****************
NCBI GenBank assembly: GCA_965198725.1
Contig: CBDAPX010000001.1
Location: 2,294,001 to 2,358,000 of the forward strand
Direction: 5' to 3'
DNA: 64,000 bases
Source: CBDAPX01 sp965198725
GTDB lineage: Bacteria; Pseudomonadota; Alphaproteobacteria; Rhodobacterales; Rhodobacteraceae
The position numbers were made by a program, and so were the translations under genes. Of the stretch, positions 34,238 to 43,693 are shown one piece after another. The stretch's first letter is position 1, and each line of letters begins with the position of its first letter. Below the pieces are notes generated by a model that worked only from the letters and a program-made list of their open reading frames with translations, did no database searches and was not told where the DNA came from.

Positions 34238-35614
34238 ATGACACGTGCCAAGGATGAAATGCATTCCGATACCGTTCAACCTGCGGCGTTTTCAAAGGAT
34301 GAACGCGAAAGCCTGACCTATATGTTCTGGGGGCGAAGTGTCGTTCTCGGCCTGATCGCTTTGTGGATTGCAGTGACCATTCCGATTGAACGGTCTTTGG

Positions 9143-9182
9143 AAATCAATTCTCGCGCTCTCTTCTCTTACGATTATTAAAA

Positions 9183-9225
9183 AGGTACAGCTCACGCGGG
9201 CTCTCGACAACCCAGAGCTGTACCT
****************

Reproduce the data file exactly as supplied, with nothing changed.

NCBI GenBank assembly: GCA_965198725.1
Contig: CBDAPX010000001.1
Location: 2,294,001 to 2,358,000 of the forward strand
Direction: 5' to 3'
DNA: 64,000 bases
Source: CBDAPX01 sp965198725
GTDB lineage: Bacteria; Pseudomonadota; Alphaproteobacteria; Rhodobacterales; Rhodobacteraceae
The position numbers were made by a program, and so were the translations under genes. Of the stretch, positions 34,238 to 43,693 are shown one piece after another. The stretch's first letter is position 1, and each line of letters begins with the position of its first letter. Below the pieces are notes generated by a model that worked only from the letters and a program-made list of their open reading frames with translations, did no database searches and was not told where the DNA came from.

Positions 34238-35614
34238 ATGACACGTGCCAAGGATGAAATGCATTCCGATACCGTTCAACCTGCGGCGTTTTCAAAGGAT
34301 GAACGCGAAAGCCTGACCTATATGTTCTGGGGGCGAAGTGTCGTTCTCGGCCTGATCGCTTTGTGGATTGCAGTGACCATTCCGATTGAACGGTCTTTGG

Positions 9143-9182
9143 AAATCAATTCTCGCGCTCTCTTCTCTTACGATTATTAAAA

Positions 9183-9225
9183 AGGTACAGCTCACGCGGG
9201 CTCTCGACAACCCAGAGCTGTACCT